In the latest issues of Gregor.us Monthly, Copenhagen Confirmation, (see: Gregor.us 2009 Annual for a discounted price on this issue) I explained that not only were energy transition and climate-change mitigation essentially the same problem but that world political leaders would do precisely zero about either. A political leader of any country, developed or developing, is no more going to place an onerous carbon tax on power consumption than they are going to push their economy into energy transition. On the climate change issue, the optimal tactic is to enter carbon reduction agreements, and then to not adhere. This has and will prove true whether you are Australia, or China. On the problem of energy transition, the optimal course for politicians is to protect the automobile and road construction industry and then simply let price–which is already cutting its way through the system–do the work of transition.
Yes, it’s true that EU standards triggered alot of energy transition infrastructure building over the past decade. It’s also true that in more centrally planned economies, like China, the construction of rail and solar is proceeding at a much faster rate. Europe and especially Eastern Europe have hardly given up the automobile, however, and Asia continues to build new coal fired power generation alongside motorway adoption. As always, it’s a question of scale. The industrialisation of Asia just like the decline of the US Empire–these are big enough trends that getting out in front of such trajectories in any meaningful way would require taking too much political risk. The financial community also has short-term investment horizons, and has shown that it would generally prefer to monetize serially, than invest for the long term.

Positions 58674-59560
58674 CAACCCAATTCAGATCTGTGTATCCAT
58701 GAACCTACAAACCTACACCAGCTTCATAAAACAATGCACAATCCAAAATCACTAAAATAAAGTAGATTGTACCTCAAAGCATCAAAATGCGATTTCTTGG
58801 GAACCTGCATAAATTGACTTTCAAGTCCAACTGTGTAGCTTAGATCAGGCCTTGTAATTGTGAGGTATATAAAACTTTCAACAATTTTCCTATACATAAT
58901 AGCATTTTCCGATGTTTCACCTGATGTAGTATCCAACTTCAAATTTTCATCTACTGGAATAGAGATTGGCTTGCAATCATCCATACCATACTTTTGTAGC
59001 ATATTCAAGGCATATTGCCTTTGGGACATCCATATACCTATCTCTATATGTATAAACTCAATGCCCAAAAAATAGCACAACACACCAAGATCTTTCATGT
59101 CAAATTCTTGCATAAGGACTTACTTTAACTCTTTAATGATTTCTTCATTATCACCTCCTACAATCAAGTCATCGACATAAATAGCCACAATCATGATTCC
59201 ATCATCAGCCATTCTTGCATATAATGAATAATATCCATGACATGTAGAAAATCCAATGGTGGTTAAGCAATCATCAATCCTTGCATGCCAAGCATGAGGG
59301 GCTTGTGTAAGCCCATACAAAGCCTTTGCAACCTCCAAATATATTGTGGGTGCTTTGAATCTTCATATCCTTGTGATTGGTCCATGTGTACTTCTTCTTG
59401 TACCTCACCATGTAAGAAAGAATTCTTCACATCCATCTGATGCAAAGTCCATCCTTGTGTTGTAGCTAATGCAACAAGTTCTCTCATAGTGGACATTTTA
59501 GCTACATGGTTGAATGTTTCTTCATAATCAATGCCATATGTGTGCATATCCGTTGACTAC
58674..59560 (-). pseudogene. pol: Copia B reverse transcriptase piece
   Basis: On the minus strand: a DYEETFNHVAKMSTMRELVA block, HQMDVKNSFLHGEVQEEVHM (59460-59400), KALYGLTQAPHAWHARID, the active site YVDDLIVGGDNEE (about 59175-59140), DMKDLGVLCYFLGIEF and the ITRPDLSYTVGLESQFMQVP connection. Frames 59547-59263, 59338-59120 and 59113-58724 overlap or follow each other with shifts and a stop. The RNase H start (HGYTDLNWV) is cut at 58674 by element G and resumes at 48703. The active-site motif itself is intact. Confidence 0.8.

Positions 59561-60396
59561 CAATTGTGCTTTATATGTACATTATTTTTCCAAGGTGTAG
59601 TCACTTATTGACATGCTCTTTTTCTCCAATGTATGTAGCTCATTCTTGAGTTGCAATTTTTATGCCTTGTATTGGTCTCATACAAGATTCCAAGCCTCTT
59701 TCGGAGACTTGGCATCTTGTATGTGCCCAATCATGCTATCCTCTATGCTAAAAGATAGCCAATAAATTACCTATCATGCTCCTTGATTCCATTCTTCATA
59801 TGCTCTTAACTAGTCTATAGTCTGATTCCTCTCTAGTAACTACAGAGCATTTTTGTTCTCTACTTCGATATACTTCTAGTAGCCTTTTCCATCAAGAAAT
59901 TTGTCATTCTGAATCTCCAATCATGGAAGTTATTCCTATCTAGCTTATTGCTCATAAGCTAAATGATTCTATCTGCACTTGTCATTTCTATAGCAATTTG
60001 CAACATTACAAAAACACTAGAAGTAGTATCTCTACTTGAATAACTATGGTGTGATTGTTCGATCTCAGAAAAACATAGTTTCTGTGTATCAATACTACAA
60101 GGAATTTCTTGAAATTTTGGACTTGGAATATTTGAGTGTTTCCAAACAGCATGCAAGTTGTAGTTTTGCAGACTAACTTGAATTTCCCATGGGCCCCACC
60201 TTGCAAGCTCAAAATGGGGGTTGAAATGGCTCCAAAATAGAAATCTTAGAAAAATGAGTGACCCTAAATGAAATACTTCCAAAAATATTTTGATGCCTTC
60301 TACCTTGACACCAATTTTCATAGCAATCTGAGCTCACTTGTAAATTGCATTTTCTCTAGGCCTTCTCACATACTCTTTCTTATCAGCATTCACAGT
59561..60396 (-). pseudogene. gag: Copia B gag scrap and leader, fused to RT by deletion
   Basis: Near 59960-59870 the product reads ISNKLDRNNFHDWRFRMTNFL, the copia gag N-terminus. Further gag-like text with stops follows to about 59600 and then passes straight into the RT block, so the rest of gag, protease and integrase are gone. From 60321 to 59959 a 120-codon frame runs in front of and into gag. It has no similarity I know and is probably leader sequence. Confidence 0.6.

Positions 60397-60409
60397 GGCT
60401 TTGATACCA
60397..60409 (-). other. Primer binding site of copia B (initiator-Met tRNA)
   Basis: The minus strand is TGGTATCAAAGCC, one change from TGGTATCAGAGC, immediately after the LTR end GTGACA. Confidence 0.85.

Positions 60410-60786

Thus, I now concur with other writers and thinkers working in the energy, resources, and transition area. Whether its Copenhagen, Europe, or Washington the wrongly scaled political bodies are all too superscaled, and are only able to hand out token change amidst their core strategy of status quo protection. This is why I think places like Boulder/Denver, Portland, and Copenhagen the city–not Copenhagen the conference–will accomplish more in the way of energy transition than any national government. In places like California, I see an eventual decline in State control over policy and a devolution to the counties and the cities. It may be that counties and cities will decide to build their own solar power, and transport. In fact, on nearly every issue national governments now look badly broken.
To this end I was intrigued by a new wave of solar power potential maps, highlighted at treehugger.com. This is exactly the kind of feedback information system that MIT’s Senseable City Lab explores, for example, and I could see a day when small scale solar on both the city and county level kicks out all sorts of data and creates its own momentum, in the adoption process. This very nice looking SF Solar Map strikes me as precursor to such interactivity. I think I would have to call this DIY Energy Transition.